Deborah: Writing is about the choices we make.  In my new picture book, The Boy Who Loved Math: The Improbable Life of Paul Erdos [FYI: to be published in June by Roaring Brook], everything in the book is true, both in words and illustrations. But you sweat this stuff like nobody’s business. This is a book that took me so long to write. It’s a biography, essentially, but guess what, it’s for little kids. And you just can’t get everything in in thirty-two pages and make it a story that moves. I had to craft a story out of this man’s life, which turned out to be not so bad because he had such an amazing life. But in doing so, some things ended up on the cutting room floor. For example, when he was being born, his two older sisters died of Scarlet Fever. That was in many, many drafts, but it highjacked the book. You’re in first or second grade, and can’t get over that his two older sisters died of Scarlet Fever. It was a decision, a choice I made. [Note: Deborah put the sisters’ deaths in the author’s notes.]
We have to make the story true but that doesn’t mean we don’t craft the facts. We have to craft the story, shape the story.

Betsy:  So you’re killing yourselves to be accurate, and you show it to your editor. Have you ever been asked to remove anything that was accurate? Let’s say you put a toilet in outer space, Meghan? [Referring to Megan’s book, Astronaut Handbook]

Meghan: The toilet is in there.

Susan: Years ago I was asked to remove curse words. At the time some of my books covered some heavy-duty nonfiction subjects. My editor asked me to leave out the F-bomb. She said, “Don’t give people the excuse to not buy the book because of the profanities. Let them not buy it because they are racists, or sexists, or homophobic.” That’s changed. There’s lots of profanity in my next book.

Deb: There are lots of bathrooms in your new book.

Susan: Yes, lots of bathrooms.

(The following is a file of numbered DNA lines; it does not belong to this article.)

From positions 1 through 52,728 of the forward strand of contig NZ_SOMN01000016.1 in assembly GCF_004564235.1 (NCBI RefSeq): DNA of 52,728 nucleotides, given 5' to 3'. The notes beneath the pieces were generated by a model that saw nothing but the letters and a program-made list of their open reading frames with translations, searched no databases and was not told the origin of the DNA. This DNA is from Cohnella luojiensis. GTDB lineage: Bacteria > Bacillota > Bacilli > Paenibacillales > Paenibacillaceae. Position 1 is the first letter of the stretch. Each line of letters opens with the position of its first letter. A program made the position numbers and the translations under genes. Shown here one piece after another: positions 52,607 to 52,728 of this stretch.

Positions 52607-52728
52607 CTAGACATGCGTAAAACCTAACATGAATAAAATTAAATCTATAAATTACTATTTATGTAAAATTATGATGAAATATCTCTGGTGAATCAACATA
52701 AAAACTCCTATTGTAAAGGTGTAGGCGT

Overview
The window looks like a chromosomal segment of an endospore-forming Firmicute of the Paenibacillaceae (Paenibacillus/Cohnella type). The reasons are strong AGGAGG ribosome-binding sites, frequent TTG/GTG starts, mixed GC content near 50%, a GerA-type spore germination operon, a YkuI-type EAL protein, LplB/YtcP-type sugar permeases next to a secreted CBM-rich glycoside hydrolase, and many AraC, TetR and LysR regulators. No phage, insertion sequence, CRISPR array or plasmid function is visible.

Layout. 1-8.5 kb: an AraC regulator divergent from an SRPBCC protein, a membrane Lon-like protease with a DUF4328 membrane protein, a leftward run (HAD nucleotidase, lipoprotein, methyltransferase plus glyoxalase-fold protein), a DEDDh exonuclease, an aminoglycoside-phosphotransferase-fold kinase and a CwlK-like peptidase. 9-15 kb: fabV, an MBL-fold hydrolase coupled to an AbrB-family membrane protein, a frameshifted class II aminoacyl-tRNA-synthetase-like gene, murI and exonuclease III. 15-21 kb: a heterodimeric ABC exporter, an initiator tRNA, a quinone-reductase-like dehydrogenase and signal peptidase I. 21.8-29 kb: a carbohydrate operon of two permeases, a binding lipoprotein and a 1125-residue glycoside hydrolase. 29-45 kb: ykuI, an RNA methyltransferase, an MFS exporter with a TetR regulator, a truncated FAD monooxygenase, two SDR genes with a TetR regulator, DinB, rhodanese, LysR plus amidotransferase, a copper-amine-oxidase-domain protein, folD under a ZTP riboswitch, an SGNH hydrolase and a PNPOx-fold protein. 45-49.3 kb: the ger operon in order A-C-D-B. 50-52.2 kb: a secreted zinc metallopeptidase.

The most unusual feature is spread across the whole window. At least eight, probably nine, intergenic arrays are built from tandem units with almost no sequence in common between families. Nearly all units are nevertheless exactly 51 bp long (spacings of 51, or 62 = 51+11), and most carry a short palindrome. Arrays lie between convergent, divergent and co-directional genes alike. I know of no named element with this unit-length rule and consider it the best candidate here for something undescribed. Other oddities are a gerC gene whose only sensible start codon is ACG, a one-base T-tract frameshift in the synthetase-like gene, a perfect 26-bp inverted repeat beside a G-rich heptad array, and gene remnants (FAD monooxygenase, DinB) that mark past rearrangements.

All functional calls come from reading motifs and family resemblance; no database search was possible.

Sue: I was never asked to take out things, but I was asked to put in things. When I wrote about the women’s baseball league in the 40s and 50s there were no black players. And my editor, Marc Aronson, said, “You have to say that upfront because it was a fact about this league that people should know. And then get it over with.”
            But I said it’s kinda like the putting a pall over the story, like what you were talking about [to Deborah], about the sisters. But I put it in because it was my first book, and he knew what he was talking about. Every critic said, “While there were no blacks in this league …,” they accepted it, and moved on to enjoy the story. So sometimes editors actually know best. [Laughter]
Susan, Meghan, Sue, and Deborah

To read more, Mahnaz Dar covered this event for SLJ.


  1. Excellent wrap-up, Susan. I really do feel we could have continued talking for another hour!

  2. This is a great discussion that goes a long way toward clarifying the use of original source material in nonfiction books. I love the stuff myself and have written several books based solely upon jaw-dropping quotes from original sources. As Deb says (and me too in all my talks), you can't possibly make this stuff up.

  3. My next book - not out for another year or so - will be a little-known WWII civil rights story. The book will be based largely on a set of oral history interviews with the young sailors involved, done by a Berkeley professor decades ago. Maybe the greatest moment of my writing life was when the professor allowed me to make copies of his interviews, which literally do not exist anywhere else. That's a non-fiction writer's idea of excitement!

  4. I agree, Sue, we could have talked at least another hour. Like Roz and Steve, the hunt for jaw-dropping quotes from original sources, along with eureka writing moments is my idea of the good life.

  5. This was so interesting. Living in FL, I was still able to "attend" your program. Thanks for posting this. I write fiction at present, but am thinking about nonfiction in the future. I enjoyed reading of your thoughts and experiences.

  6. This sounds like an amazing talk- and I am so happy you shared it with those of us on the other side of the globe!